first_imgThe 80 seventh- and eighth-grade students on the Navigator team at Edmunds Middle School in Burlington solve problems on one of four touchscreen SMART Boards in math class, measure and record temperature fluctuations with high tech probeware in science, participate in international Skype sessions in social studies via a large computer screen, and use their laptops to do Web-based writing assignment in language arts.What’s just as impressive as the team’s wall-to-wall technology, though, is the way teachers have incorporated it seamlessly into their lesson plans to powerfully engage students in their learning.Thanks to a $5 million gift to the University of Vermont from the Richard E. & Deborah L. Tarrant Foundation in 2009, many more Vermont middle school students will enjoy Navigator-style learning in the future. The gift, the largest in the foundation’s history, will be used to establish the Tarrant Institute for Innovative Education at UVM. The institute’s mission is to put programs like the one at Edmunds, called I-LEAP — the Learning and Engaging Adolescents Project — in place at middle schools around the state over the next 10 years.”Today’s young people are immersed in technology everywhere but in school,” said technology entrepreneur Richard Tarrant. “Instead of asking students to power down the moment the school day starts, we need to bring technology into the classroom where, combined with good teaching, it can be a powerful tool for engaging young minds.” Deborah Tarrant of the Richard E. and Deborah L. Tarrant Foundation shows the difference between the technologies students use inside and outside of school at a December 21, 2009, press conference. (Photo: Raj Chawla)”Our goal for the I-LEAP program,” said Deborah Tarrant, “is to help schools bridge to the 21st century with a strategy designed specifically to attract, engage, and inspire tech savvy youth in their classrooms.””This important gift from the Tarrant Foundation will greatly improve educational outcomes in Vermont,” said UVM president Daniel Mark Fogel. “We couldn’t be more grateful for the foundation’s generosity.”Roots in MiltonI-LEAP was developed at UVM five years ago with funding from the Tarrant Foundation in partnership with teachers and administrators at Milton Middle School, where the program was piloted and is now in its fourth academic year. The second I-LEAP site was launched at Edmunds in September.Focused on the middle school years, a crucial developmental period when success or failure can have lasting consequences, I-LEAP has two major components.Schools receive both a substantial suite of hardware and software and extensive professional development for teachers and administrators on how to teach effectively, employing best middle-school practices, in a tech-rich setting.The professional development component of I-LEAP consists of an intensive graduate course at UVM for teachers and administrators, and, of critical importance, frequent, in-school follow-up visits over a period of years by institute staff to support teachers in embedding student-centered, technology-rich strategies into curricula. A website with further resources is also under development.The I-LEAP program targets one team of students and teachers in a school, laying the groundwork for other teams to experience and embrace the model later. At Milton nearly all teachers have taken the professional development course, and the school has invested in 30 netbook computers for each of the other three teams at the middle school.More than a “technology drop”The emphasis I-LEAP places on professional development distinguishes it from what had been the norm in the past: “technology drops” that brought equipment to schools but gave teachers little support on how to use it.”I-LEAP is the polar opposite of that approach,” said Tarrant Institute director Penny Bishop, an associate professor in UVM’s College of Education and Social Services, who directs the university’s Middle Level Teacher Education Program. “The institute’s goal is to not only foster widespread use of technology in Vermont schools, but also to create a cadre of teachers who confidently employ it in service of what we know to be exemplary middle school teaching practices.”I-LEAP’s focus on professional development is timely: falling prices and growing federal, state and community support mean that more new technology is entering schools every year. Vermont will receive $5.6 million in federal funds for K-12 technology investment in the next three years.Podcasts and SMART Board competitionsStudent projects at both Milton and Edmunds demonstrate how technology can be used to foster what research shows are the best ways to engage middle school students, from personalizing learning to bringing real world problems into the classroom to promoting peer-to-peer exchanges.Students in a social studies class at Milton visited a senior center, for instance, then created podcasts featuring narration, interviews, and music that were posted on the Web. The Edmunds math class uses its four SMART Boards to get teams of students out of their seats competing with one another to solve math puzzles and problems.Evidence of successWhile it is too early to have statistically valid quantitative measures of the program’s effectiveness, qualitative evidence that the program is engaging students, including disaffiliated students who are most at risk, is abundant.According to surveys Bishop and her colleagues have conducted, students in I-LEAP say learning is more interesting, meaningful, and relevant to their lives compared with their earlier school experiences, an evaluation shared by many parents.”There’s a point to what we’re learning,” one Milton student said.”My daughter’s grades have improved since being involved in this program,” said an Edmunds parent. “She has always had a problem with focusing, but now with the laptop, I have seen her sit, focused, completing her work. I really see the advantages of bringing our teaching methods current with technology.”Students are also better able to express their own voice, they say.Teachers report having engaged, alert students in their classes who take more pride in their work and personal responsibility for it.Edmunds language arts teacher Kathy Gallagher said all students are now turning in their homework, compared with an average of about three-quarters in the past. Edmunds social studies teacher Brent Truchon reported a marked change in classroom participation. “For the first time in the history of my teaching career, every student’s hand was raised,” in a recent class, he said.Growing reachAs technology prices drop, and school districts share in technology costs, the institute should be able to focus more on professional development and spread its resources to more schools in the future.It will also look to partner with others to extend its reach. The Tarrant Foundation and UVM recently formed a consortium with the Vermont Principals Association and VITA-Learn, a statewide organization supporting technology in education, to deliver the I-LEAP professional development program to six schools throughout Vermont with $200,000 in funding from the Department of Education. Those schools will in turn train other teachers in their regions.”We want to reach as many Vermont middle school students as possible with this innovative program,” said Richard Tarrant. “We think it’s a game-changer.”Read more about why middle school is a crucial stage for intervention.Source: University of Vermont.last_img read more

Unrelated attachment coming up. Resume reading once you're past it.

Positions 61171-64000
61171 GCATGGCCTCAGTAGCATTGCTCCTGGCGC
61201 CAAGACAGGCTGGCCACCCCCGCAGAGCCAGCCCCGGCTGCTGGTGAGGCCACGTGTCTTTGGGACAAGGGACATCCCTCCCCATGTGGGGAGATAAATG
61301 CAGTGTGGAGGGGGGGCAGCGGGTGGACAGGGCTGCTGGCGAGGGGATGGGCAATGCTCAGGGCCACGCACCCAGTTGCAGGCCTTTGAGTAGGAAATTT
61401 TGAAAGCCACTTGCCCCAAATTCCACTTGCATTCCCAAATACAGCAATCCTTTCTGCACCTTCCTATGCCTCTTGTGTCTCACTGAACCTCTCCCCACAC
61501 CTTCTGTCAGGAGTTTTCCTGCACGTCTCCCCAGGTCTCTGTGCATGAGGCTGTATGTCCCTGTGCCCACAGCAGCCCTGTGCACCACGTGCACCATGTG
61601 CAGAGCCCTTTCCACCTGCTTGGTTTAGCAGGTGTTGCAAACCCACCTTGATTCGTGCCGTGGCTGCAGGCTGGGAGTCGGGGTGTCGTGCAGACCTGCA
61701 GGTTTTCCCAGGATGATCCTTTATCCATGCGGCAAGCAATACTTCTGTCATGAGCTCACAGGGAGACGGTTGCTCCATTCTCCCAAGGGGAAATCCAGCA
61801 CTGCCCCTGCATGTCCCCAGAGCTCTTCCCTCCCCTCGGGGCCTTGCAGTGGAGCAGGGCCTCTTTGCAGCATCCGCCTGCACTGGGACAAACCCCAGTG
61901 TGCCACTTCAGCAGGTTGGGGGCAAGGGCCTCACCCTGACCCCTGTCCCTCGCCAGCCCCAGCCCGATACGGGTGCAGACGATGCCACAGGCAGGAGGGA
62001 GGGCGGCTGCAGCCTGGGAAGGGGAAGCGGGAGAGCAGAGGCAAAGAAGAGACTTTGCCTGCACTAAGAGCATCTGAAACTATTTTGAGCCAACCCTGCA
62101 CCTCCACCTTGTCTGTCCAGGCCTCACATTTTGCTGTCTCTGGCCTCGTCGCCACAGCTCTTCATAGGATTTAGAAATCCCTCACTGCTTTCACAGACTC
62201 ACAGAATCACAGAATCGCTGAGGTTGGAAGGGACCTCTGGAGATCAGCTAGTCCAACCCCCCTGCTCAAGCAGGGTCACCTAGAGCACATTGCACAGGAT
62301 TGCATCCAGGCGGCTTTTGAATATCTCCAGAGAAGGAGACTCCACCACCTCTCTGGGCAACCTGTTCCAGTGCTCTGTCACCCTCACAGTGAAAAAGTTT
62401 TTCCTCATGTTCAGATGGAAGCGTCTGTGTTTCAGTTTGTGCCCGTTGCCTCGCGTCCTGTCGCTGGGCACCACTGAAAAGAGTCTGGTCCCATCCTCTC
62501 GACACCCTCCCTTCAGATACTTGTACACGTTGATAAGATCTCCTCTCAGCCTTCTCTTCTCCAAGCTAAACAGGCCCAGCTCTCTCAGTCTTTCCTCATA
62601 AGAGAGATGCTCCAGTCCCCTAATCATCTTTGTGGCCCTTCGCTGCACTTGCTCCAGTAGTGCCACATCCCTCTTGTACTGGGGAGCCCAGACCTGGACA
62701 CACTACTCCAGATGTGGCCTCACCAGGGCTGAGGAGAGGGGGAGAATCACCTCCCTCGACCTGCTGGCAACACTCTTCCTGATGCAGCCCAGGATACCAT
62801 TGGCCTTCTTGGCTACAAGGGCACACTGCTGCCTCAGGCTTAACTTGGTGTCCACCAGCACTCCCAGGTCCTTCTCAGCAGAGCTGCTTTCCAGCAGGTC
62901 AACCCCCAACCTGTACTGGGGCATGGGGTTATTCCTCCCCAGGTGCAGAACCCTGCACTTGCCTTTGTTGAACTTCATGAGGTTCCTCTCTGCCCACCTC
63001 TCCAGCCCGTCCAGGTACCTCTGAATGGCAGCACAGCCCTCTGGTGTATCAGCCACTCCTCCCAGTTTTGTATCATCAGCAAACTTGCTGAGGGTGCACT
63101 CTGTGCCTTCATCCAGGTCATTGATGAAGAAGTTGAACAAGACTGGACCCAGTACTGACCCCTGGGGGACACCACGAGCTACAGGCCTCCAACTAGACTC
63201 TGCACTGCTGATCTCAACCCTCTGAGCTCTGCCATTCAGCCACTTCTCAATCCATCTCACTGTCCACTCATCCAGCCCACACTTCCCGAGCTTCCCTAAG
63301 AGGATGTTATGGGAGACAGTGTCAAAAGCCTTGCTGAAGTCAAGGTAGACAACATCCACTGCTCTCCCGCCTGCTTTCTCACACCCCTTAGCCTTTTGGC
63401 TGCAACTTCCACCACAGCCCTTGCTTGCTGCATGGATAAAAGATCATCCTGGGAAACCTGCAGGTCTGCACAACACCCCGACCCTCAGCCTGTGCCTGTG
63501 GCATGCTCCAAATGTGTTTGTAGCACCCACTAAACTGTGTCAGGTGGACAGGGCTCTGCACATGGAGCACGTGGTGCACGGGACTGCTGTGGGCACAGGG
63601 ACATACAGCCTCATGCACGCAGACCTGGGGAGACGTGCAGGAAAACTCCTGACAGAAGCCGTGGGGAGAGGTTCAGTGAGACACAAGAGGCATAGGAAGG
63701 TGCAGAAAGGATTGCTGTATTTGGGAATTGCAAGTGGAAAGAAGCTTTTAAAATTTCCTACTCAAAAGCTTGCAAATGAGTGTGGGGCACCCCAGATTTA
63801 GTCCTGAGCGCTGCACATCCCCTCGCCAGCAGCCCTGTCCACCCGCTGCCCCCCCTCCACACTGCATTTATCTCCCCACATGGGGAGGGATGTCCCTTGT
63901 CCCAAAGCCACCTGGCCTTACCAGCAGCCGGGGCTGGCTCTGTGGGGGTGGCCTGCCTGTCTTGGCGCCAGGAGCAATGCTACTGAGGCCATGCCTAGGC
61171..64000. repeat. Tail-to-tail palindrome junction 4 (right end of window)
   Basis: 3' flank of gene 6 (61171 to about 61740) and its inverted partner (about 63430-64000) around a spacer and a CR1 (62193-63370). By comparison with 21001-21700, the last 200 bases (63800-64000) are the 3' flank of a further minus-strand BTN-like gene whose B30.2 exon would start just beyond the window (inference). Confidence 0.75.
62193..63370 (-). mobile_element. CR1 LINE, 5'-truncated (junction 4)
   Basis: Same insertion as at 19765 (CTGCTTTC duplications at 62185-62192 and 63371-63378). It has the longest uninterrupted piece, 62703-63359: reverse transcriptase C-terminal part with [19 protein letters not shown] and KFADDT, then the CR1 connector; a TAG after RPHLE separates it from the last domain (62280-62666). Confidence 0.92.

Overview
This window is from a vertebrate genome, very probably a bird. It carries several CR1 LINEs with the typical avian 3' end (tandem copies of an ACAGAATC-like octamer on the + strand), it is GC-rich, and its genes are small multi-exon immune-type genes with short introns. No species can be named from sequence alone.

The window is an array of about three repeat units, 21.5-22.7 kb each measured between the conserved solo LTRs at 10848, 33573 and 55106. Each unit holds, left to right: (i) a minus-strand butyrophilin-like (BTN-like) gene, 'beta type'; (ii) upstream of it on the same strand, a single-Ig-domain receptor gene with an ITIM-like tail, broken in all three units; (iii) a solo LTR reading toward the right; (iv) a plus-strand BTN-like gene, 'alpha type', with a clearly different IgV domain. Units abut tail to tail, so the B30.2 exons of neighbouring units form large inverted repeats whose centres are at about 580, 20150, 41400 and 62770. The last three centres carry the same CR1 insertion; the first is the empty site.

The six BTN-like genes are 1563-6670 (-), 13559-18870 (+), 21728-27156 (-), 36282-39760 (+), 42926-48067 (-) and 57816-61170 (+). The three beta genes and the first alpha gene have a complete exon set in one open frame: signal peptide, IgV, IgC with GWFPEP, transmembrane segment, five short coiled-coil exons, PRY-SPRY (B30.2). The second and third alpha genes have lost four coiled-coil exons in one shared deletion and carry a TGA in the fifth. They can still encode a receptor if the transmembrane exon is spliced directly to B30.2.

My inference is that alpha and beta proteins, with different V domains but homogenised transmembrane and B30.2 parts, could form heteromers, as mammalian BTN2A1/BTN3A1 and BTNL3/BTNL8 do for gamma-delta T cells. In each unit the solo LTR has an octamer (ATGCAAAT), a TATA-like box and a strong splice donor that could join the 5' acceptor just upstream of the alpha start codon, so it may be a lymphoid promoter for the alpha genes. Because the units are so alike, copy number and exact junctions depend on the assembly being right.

first_imgU.S. senators have introduced a revised version of the Secure and Fair Enforcement (SAFE) Banking Act in an effort to connect legal marijuana companies to banking services, and the bill has garnered new support.Reports in Forbes on Friday (April 12) said Senators Jeff Merkley (D-Ore.) and Cory Gardner (R-Colo.), plus 20 additional co-sponsors, introduced the legislation just weeks after a similar bill was approved by the House Financial Services Committee.The revised SAFE Banking Act would protect financial institutions from punishment for providing financial services to legal marijuana companies. Last week, Treasury Secretary Steven Mnuchin told policymakers he supports the initiative.“If this is something that Congress wants to look at on a bipartisan basis, I’d encourage you to do this,” he said during a hearing. “This is something where there is a conflict between federal and state law that we and the regulators have no way of dealing with.” ShareShareSharePrintMailGooglePinterestDiggRedditStumbleuponDeliciousBufferTumblr continue reading »last_img read more

first_img Facebook Twitter Google+ Syracuse played its way into the record books throughout the 2012 season.The Orange got off to the second-best start in program history, going undefeated through 12 games before an upset loss to Massachusetts. It helped head coach Ange Bradley earn her 100th win, making her the second-fastest coach in Syracuse history to do so. The team also went 10-2 against ranked opponents, including two regular-season wins against then-top-three teams.The Orange ultimately fell short of its goal to win an NCAA championship and finished the season with a 19-3 record. SU’s season came to an end in the final four with a loss to top-seeded North Carolina.Bradley said she was happy with the effort and play of the team as a whole.“They all have a really good work ethic, which makes them a joy to coach,” Bradley said.AdvertisementThis is placeholder textBradley looks forward to next year, but she will have her work cut out for her with seniors Kelsey Millman, Leann Stiver, Amy Kee, Iona Holloway, Haley Bomboy and graduate student Liz McInerney moving on.Recruiting has kept the Orange in national contention in recent seasons, and now Syracuse will continue that legacy in the Atlantic Coast Conference.In the ACC, SU will meet the Tar Heels and other national powerhouses in Maryland and Virginia. That will not be an easy task, but Bradley said she believes in her young team.In the Orange’s final year in the Big East, it won the regular-season title, but fell to Connecticut in the conference tournament championship game. Defensive back Iona Holloway said the loss might have helped the team in the long run.“I think that loss kind of put things in perspective for us and reminded us of what we’ve been working so hard for,” Holloway said.The younger players on the team got the best of both worlds in terms of practice for the future. They experienced the joys of a huge winning streak, the anxiousness associated with playing in the NCAA tournament and the heartbreak of losing in the final four.Overall, the Orange had a great year despite coming up two games short of winning the championship.“I’m proud of the girls, the seniors, everybody,” Bradley said.The seniors were happy to make a deep run into the tournament in their final season. It also sets the tone as the program moves into the ACC.“We are putting that first step in the door for all the younger players,” said Stiver, SU’s goaltender.Stiver was the backbone of the Orange defense all season. She helped the team outscore its opponents by 56 goals and finished the year with eight shutouts.Stiver and her veteran teammates were at the heart of another successful season that ended with the program’s second-ever trip to the final four.Said Bradley: “I’m honored to have worked with them.” Comments Published on November 26, 2012 at 11:04 pm Contact Jasmine: jlwatk01@syr.edulast_img read more